Home for the Holidays: A New Year's Reunion by Yu Li-Quong
PAPA BUILDS BIG HOUSES IN FARAWAY PLACES.
HE COMES HOME ONLY ONCE EACH YEAR, DURING CHINA'S NEW YEAR.
TODAY MAMA AND I WAKE UP REALLY EARLY BECAUSE...
PAPA IS HOME.
At first the child is frightened by his newly returned father, big and unfamiliar in his beard and bushy hair. But after a shave and haircut, he is Papa again. He pitches in to make the holiday treat, sticky rice balls, and hides a coin inside one of them. That night the little one falls asleep safe and secure, between her two quietly whispering parents. And in the morning, there are rice balls for breakfast, and in one of her sticky balls she finds the coin, the good luck coin that brings fortune all year.
"PUT IT IN YOUR POCKET QUICK, MAOMAO," SAYS PAPA, "SO THAT THE GOOD LUCK WON'T ESCAPE!"
Special activities fill the day--a snowball fight with her friends, helping Papa make repairs, even up on the forbidden roof, where she sees the approaching Dragon Parade. Down to the street the two run, and on Papa's tall shoulders, she sees the New Year's dragon dance past, down her own street. Papa dresses Maomao in the new jacket he has brought and the family goes out to call upon friends and family. It is a wonderful day, until she discovers that her coin is missing from her pocket. Maomao is disconsolate, until suddenly, her fortune returns:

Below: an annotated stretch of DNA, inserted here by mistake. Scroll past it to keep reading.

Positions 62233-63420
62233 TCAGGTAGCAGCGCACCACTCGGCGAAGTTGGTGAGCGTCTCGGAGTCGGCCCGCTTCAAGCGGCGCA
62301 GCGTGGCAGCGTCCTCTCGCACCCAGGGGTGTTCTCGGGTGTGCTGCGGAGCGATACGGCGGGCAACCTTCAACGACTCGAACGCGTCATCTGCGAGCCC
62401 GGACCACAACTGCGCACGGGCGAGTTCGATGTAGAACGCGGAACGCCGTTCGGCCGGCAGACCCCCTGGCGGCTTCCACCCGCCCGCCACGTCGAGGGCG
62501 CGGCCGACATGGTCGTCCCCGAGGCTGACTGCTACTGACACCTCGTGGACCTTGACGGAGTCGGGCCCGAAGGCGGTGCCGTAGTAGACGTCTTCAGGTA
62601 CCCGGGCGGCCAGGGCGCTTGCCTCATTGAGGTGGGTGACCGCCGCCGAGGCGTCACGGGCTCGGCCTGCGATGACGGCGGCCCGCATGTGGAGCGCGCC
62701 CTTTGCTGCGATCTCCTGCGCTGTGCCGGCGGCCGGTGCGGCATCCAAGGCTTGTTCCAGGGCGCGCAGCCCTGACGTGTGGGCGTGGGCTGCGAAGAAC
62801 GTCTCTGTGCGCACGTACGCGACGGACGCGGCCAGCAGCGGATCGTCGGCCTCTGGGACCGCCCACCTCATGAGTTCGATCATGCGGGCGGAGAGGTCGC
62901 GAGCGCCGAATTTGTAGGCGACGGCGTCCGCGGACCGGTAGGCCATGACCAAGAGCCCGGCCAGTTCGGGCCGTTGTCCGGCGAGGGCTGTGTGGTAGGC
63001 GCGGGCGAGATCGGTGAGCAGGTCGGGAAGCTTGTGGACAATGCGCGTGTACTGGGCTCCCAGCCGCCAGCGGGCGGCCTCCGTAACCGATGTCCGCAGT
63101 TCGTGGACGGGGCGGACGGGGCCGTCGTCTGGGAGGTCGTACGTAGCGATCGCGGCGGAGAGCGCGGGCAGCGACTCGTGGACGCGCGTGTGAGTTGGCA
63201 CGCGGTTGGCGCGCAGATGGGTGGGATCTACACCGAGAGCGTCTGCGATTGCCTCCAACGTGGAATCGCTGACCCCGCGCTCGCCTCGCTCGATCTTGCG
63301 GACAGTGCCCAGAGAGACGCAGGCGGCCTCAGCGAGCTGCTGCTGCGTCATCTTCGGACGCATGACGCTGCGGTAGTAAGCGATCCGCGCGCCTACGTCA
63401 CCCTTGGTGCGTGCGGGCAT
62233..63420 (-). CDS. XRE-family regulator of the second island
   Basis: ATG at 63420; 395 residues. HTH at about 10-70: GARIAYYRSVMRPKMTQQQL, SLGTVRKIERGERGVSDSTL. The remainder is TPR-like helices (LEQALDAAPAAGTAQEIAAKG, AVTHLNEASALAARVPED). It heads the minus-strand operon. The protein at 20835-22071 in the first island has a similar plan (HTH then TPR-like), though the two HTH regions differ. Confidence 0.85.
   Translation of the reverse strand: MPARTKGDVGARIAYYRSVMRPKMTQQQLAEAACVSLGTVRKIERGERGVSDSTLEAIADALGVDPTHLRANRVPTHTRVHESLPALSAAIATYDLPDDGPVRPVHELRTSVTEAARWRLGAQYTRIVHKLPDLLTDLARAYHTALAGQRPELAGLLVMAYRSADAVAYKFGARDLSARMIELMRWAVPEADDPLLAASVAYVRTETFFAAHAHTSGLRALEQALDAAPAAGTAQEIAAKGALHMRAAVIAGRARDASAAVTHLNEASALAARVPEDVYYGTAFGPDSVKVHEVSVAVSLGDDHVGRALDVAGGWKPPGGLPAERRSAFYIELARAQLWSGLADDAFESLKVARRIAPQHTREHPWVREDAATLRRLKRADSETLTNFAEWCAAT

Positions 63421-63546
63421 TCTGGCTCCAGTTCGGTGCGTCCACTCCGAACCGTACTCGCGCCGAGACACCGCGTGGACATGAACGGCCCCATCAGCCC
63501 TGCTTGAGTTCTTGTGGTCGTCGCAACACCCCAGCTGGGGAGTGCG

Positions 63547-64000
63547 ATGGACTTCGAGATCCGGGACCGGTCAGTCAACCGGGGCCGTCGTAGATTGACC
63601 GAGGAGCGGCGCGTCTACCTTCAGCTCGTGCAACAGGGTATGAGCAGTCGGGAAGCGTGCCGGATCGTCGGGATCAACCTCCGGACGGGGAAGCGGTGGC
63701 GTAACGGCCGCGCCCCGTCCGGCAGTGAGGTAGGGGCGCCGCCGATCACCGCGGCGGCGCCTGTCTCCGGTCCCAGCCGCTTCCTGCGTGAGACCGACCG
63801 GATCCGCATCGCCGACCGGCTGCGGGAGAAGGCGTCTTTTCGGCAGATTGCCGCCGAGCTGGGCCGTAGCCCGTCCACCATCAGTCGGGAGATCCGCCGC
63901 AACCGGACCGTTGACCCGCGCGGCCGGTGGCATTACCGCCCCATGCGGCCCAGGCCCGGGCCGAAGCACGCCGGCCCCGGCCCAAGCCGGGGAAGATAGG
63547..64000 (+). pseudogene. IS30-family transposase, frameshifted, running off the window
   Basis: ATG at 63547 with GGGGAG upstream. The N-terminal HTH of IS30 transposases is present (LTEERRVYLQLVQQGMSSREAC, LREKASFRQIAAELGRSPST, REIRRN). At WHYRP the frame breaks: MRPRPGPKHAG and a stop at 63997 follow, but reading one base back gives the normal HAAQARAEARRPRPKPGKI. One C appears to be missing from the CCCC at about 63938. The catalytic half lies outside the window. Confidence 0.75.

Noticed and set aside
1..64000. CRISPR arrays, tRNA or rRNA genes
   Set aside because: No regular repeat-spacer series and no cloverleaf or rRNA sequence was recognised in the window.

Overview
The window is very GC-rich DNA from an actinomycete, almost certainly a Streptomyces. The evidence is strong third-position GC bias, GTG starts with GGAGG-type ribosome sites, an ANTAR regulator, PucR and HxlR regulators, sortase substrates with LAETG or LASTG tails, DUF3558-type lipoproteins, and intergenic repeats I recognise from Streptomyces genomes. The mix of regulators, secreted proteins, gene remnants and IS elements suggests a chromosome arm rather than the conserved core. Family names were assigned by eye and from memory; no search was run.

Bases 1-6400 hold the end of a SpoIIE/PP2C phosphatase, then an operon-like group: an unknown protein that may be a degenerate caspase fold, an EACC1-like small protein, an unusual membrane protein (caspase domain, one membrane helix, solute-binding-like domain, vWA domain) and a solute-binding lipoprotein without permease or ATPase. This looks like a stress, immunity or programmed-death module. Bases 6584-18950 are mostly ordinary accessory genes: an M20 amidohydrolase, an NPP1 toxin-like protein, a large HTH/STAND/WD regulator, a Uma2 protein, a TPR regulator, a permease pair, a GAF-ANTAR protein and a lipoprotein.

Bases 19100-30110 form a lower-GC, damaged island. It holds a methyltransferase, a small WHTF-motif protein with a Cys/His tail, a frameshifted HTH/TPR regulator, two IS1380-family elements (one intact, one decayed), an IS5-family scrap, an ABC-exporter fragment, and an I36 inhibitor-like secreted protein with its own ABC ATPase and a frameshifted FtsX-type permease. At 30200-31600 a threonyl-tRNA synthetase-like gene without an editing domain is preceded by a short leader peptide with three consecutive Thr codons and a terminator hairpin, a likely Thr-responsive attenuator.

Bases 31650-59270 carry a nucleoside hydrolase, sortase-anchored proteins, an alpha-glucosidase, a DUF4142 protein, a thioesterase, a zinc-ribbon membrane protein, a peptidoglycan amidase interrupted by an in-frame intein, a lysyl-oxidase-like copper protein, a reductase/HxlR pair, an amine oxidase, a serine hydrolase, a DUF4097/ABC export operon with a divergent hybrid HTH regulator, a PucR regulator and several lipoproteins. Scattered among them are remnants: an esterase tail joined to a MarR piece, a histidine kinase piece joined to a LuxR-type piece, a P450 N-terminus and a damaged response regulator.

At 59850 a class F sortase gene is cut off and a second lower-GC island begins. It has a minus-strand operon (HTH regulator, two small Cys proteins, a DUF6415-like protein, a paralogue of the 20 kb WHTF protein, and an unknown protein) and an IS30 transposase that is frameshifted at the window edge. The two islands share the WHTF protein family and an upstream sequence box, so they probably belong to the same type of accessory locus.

I BAWL, BUT AS I TAKE OFF MY JACKET, CLINK!
IT'S THE COIN!
But the next morning it is again time for Papa to leave for the faraway land where he works. Maomao tries to be brave, and when it is time for him to leave, she reaches in her pocket.
I PUT THE COIN, ALL WARM FROM BEING IN MY HAND, IN
"HERE, TAKE THIS, PAPA. NEXT TIME YOU ARE BACK, WE CAN HIDE IT IN
THE RICE BALLS AGAIN."
It is a covenant meant to be kept in Yu Li-Quong's simple but poignant story of Chinese New Year, A New Year's Reunion: A Chinese Story (Candlewick, 2011), one that points up the real meaning of family holiday traditions. Yu's art uses full-page color and evocative, textless double-page spreads to press home his theme in this setting of a stoic but devoted family.
Yu's book was named one of the ten best illustrated books of 2011 by the New York Times. The entire list, including many titles reviewed here can be seen by following this link.